The ethics of web design: do we have any?

Time to read: 3 minutes

What makes someone an expert?

A wise woman once told me that you are an expert “when others come to you for answers”.

Well. It does take a little bit more: such as the ability to answer questions, repeatedly, correctly, memorably. There is a requirement to educate, surprise and spread knowledge and skills. Do that often enough, and at some point you’ll realise that others think of you as an expert. Therefore you are.

Man up, accept it, stop smiling and blushing like a teenager, and just keep on doing what you’re doing anyway. Nothing’s changed, I promise. You’re just the woman (or man) with the answers. For now.

Contrary to Descartes’ “Cogito ergo sum”, thinking you exist / are an expert, does not make you one. Because it is Sartre’s “others”, the proverbial hell, that actually creates you an expert.

You can no longer walk into a room and say “I’m an interior decorator” if you don’t have a portfolio, website, and linked in endorsements to prove it. Social proof is required, and these days we look for it online.

Which has caused a proliferation of sites, profiles, portfolios, and other similar soap boxes of undifferentiable worth. The internet is replete with hundreds of self-proclaimed leaders, coaches, foodies, bakers, makers, seamstresses, fashion bloggers, stylists, interior decorators, ux architects, and more.

Often all they’ve done is redecorate their bathroom, dress their best friend for a wedding, make a pillowcase, bake some cupcakes once, or give a pep talk to a friend.

It’s not that these people are frauds. It’s that we, the web and brand designers who create their online identities, (when we do) are partially responsible for putting them on the map in their blowfish bersion. All puffed up. They are our clients. We do what they pay us to do, we present them in the best light. But should we?


Should there be ethics in creating a website?

What I love about the internet is what may spell its demise some day soon. The lack of ethics, of validation, of accreditation, of certainty in someone’s abilities. It is a universal indiscriminatory soapbox that welcomes everyone. All sizes, all budgets, all ideas. You can find anything online. (thanks Google). You can find anyone. You can watch anything (well, if David Cameron lets you).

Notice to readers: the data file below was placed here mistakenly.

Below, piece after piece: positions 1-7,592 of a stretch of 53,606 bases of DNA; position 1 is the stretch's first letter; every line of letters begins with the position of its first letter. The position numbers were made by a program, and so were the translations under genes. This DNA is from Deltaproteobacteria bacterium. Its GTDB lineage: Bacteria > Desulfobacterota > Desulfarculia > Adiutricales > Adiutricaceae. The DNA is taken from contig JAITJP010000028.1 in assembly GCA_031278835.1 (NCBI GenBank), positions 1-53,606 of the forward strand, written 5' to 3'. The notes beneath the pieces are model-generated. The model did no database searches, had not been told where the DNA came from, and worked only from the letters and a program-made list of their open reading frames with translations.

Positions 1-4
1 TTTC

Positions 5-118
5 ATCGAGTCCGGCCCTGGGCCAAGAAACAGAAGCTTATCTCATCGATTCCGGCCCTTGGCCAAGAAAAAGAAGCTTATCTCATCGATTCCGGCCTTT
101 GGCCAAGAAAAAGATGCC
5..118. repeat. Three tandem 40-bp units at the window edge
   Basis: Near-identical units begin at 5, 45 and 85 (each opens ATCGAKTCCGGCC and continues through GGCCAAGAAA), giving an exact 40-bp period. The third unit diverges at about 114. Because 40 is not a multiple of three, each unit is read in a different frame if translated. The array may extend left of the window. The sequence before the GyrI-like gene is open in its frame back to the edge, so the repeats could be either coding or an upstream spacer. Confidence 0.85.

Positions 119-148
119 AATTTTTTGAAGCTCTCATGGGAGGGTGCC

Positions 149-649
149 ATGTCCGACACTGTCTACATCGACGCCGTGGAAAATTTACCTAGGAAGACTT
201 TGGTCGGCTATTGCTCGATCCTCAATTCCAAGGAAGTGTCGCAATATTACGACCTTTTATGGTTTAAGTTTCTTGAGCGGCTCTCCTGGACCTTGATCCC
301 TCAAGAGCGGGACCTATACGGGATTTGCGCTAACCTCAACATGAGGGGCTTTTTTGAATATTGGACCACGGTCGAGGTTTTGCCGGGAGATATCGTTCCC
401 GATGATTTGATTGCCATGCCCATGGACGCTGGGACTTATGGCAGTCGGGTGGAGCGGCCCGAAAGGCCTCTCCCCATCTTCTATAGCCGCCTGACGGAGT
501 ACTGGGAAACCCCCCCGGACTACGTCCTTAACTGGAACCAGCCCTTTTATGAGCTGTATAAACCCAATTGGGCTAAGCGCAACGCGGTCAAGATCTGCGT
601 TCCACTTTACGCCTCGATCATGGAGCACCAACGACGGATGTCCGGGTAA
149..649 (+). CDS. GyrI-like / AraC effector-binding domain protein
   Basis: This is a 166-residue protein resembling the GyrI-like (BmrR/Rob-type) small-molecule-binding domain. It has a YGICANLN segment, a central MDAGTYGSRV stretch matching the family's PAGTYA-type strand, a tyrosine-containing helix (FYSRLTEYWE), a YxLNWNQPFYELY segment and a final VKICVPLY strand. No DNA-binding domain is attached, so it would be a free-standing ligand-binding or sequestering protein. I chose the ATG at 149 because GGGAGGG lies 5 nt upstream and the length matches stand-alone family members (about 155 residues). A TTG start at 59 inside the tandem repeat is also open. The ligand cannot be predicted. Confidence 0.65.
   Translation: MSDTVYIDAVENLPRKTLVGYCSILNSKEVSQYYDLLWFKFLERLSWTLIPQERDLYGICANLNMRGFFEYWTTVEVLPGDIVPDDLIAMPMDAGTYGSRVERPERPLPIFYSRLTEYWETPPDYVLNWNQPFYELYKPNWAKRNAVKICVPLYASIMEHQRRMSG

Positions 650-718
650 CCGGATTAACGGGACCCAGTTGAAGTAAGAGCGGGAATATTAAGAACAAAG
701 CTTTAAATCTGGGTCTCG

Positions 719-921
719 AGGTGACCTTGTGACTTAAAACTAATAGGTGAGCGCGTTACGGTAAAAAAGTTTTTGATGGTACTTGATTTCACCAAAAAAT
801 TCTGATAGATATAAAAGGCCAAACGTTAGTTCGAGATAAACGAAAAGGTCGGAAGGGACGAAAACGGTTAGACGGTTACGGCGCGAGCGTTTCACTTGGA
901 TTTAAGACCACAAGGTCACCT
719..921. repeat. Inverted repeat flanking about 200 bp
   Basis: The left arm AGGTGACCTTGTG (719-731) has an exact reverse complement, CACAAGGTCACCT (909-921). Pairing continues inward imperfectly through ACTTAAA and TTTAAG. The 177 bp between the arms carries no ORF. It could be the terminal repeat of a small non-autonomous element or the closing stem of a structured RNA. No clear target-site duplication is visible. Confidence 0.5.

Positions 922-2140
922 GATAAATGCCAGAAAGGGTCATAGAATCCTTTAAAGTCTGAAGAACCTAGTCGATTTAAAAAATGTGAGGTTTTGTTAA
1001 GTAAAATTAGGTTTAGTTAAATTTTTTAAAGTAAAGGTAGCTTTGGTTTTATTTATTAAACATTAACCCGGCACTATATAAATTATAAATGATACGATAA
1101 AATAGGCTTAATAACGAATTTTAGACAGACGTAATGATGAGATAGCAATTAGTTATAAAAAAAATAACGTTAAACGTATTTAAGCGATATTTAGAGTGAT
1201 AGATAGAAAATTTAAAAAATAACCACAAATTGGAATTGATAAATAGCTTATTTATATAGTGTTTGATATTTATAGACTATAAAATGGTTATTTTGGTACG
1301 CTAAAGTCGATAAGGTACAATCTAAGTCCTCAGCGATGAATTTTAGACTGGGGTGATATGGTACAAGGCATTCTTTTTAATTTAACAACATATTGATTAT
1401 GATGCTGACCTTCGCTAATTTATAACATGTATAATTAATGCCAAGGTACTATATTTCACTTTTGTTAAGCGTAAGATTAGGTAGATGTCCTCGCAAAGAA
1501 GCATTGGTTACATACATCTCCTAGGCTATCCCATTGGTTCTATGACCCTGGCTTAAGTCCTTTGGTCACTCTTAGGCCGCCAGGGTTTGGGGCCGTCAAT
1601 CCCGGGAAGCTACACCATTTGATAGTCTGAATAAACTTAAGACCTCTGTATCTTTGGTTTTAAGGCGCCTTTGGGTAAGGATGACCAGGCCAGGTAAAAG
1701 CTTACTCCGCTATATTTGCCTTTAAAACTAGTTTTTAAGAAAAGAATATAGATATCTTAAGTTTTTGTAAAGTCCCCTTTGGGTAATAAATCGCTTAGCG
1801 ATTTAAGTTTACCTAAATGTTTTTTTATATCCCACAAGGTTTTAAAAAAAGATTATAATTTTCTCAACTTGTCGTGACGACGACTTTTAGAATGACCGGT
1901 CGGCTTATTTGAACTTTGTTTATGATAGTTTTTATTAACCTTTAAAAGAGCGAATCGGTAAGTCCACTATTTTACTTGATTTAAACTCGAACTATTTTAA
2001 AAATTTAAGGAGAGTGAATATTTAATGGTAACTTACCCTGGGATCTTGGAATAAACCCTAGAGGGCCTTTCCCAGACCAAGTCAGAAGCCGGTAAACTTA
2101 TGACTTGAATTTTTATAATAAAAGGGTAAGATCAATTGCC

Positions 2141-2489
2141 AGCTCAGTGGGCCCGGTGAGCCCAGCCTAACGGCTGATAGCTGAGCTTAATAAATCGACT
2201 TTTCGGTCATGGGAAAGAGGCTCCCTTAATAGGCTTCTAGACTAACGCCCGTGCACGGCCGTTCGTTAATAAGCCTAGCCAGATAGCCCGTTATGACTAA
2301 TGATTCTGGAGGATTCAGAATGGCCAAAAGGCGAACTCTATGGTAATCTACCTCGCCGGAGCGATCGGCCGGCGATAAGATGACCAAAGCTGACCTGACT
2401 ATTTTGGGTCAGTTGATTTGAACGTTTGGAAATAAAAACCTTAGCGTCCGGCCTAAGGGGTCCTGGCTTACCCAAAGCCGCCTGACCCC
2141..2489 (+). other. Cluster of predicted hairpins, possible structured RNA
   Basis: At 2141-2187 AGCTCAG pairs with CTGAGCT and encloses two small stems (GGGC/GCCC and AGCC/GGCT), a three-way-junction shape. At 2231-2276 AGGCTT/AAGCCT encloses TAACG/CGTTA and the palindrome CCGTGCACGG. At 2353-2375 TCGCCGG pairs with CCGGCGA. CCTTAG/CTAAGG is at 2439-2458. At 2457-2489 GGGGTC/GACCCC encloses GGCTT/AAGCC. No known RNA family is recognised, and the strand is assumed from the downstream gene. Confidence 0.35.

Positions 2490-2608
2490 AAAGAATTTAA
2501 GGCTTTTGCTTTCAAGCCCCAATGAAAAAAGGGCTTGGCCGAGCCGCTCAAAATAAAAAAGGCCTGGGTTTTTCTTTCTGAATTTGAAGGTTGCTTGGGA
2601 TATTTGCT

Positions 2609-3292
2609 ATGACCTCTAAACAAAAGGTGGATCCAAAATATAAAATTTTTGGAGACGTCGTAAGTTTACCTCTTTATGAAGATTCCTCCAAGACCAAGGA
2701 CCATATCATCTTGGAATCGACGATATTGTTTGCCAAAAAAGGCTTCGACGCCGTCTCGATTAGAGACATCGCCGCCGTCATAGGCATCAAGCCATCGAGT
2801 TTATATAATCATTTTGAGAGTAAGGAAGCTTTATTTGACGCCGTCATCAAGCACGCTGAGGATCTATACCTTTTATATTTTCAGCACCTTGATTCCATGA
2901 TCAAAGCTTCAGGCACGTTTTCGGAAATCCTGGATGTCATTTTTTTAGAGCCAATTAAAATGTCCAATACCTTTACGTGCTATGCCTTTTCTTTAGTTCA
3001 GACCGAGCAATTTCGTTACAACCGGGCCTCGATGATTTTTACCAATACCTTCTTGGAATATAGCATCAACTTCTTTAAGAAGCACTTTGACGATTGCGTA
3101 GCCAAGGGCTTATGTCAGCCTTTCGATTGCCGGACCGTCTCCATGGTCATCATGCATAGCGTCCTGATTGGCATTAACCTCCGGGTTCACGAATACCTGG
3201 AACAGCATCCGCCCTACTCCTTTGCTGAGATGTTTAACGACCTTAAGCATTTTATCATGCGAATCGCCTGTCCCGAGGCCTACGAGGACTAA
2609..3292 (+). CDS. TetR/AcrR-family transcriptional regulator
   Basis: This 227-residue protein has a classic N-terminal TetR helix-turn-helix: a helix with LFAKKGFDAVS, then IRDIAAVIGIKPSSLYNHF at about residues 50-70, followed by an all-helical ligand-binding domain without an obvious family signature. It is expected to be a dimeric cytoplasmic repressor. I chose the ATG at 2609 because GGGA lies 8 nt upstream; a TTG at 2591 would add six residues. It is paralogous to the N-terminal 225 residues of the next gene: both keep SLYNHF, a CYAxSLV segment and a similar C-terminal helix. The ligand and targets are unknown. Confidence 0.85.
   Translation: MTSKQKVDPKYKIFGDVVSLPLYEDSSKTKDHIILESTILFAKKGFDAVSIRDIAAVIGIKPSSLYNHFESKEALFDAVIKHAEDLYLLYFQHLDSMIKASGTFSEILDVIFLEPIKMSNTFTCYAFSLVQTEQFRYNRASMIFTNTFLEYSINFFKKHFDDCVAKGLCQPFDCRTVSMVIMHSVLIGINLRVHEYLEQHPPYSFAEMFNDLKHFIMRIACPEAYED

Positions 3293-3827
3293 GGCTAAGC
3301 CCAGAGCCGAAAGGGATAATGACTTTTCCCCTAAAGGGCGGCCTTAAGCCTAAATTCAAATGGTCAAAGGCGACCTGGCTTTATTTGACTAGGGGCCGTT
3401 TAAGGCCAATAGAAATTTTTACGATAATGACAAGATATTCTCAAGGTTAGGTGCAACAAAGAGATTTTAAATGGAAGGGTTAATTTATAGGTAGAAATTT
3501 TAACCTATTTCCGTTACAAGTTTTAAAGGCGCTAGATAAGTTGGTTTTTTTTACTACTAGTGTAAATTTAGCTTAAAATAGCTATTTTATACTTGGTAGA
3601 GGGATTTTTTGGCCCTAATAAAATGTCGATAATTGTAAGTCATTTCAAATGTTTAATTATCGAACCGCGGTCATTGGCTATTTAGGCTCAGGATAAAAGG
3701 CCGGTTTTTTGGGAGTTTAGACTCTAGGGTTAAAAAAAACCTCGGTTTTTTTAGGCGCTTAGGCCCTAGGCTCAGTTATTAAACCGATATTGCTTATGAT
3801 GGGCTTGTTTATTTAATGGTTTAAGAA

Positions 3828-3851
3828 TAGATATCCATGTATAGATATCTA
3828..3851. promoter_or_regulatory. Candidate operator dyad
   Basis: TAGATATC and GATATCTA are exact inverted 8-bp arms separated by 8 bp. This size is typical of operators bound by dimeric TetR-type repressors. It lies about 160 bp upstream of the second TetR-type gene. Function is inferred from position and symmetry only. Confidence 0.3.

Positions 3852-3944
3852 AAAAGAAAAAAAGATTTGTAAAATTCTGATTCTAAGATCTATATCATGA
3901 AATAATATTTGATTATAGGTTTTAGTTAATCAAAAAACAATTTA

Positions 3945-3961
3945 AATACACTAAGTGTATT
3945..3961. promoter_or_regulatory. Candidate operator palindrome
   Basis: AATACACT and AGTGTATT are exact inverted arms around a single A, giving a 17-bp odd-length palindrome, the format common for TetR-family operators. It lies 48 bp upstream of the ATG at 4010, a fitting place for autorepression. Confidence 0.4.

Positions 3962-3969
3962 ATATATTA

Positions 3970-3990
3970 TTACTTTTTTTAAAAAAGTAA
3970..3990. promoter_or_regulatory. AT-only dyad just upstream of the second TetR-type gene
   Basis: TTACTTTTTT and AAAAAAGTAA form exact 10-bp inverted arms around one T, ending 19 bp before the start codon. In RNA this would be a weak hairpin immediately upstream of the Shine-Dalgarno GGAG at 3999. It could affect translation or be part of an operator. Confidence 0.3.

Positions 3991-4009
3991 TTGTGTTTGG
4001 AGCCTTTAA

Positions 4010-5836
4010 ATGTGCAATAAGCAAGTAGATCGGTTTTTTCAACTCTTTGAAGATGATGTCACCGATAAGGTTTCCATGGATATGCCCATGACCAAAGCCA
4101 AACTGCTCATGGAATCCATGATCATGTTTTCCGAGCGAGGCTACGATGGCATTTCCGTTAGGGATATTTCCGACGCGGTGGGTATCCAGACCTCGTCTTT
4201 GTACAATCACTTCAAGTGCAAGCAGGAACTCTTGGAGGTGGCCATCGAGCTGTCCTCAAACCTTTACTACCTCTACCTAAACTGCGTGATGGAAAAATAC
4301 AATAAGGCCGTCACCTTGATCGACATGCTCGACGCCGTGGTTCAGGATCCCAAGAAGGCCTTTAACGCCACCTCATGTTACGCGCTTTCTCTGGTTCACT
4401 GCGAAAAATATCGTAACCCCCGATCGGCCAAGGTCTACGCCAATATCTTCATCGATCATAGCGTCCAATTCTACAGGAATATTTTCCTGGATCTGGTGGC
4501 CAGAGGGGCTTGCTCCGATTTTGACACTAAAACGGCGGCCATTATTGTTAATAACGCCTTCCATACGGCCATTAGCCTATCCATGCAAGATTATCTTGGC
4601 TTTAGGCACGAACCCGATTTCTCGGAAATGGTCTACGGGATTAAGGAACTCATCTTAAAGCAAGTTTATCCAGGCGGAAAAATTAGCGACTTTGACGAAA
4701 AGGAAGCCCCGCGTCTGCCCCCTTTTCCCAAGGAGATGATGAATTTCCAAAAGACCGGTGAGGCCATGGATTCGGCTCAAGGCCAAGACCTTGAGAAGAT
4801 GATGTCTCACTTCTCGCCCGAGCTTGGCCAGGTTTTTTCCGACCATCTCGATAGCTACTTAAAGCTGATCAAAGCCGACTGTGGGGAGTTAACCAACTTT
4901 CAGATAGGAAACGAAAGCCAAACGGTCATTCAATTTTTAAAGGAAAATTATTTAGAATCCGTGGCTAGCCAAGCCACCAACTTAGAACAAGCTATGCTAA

And that means that anyone can post anything.

I could fabricate a brand, call myself an expert in…. dressmaking, and get clients. Just like that. From a website. I would of course hire a good web designer to set up a nice website for me. It would look professional. There would be an “about” page telling my origins and history. A contact form so prospective clients can be in touch. Photos from my studio. Quips from my daily routine on twitter. Maybe inspirational quotes photoshopped on top of patterns in beautiful stitching font. Someone with more skills than me but no access to a good web designer would go unnoticed, struggling to make ends meet in a dark atelier. Technology and the internet are “enablers”.

Web designers are the involuntary gatekeepers.

Personally, I only make websites that represent the client in perfect honesty. As a web designer (amongst other things) who saw the web in its infancy and had to use alexa and whois queries to ascertain legitimacy, i am very aware of the power i yield. How my design skills, in the wrong hands, could be used as a cloaking device. Omitting to divulge information can be a crime. Yet we as designers do it on a daily basis and call it “being selective about content”, or “building a brand”.

But i wonder how the truthfulness and honesty of people and websites will start to be measured, because i am seeing a gap that klout, kred, linked in recommendations, and google’s choice to rank original content more highly haven’t bridged quite yet.

What will the next mechanism be, for encouraging and measuring truth, on the internet?
How long before someone figures out how to call our bluff?

5 thoughts on “The ethics of web design: do we have any?

  1. We may be entering the age of skepticism. True, a lot of ‘brands’ slide past most people’s filters, but I think the burden of proof is getting harder to come by.

    If the truth is undefeated, then it’s just a matter of time before somebody gets ‘found out’, however, the web gives everyone an equal shot, and I don’t have a problem with that.

    I’d be tempted to validate an idea I have by first marketing it to see if it had any legs (designing a page, writing the copy, etc.), but this is entirely different from putting on a mask and pretending to be something I’m not. Stuff to think about. Thank you.

    1. Hi Paul.

      Lovely to see a first comment on this! As a more “philosophical” post, I always wondered what people would think.

      Do you think the web designer has a responsibility to police what goes online? Or should he just do as he is told? Who holds the responsibility for that ethical dilemma of posting half truths?

      1. I don’t think anyone should ‘police’ the web or their clients, only themselves. It always comes down to personal ethics and accountability. I think it’s important to remember that our work represents us, and I know I wouldn’t want to put my name on just anything.

        That being said, it’s been my experience more often than not that clients don’t know how to represent themselves best, and tend to short-change themselves content wise. It’s particularly true of nonprofits, and I found myself giving them a boost of some kind to get them going in the content arena.

        How can you design a site and gauge proper UX without web copy and content? Content is an ethics challenge when somebody is looking to deceive the public somehow, and we’re aware of it. But we don’t have to work on their site, do we?

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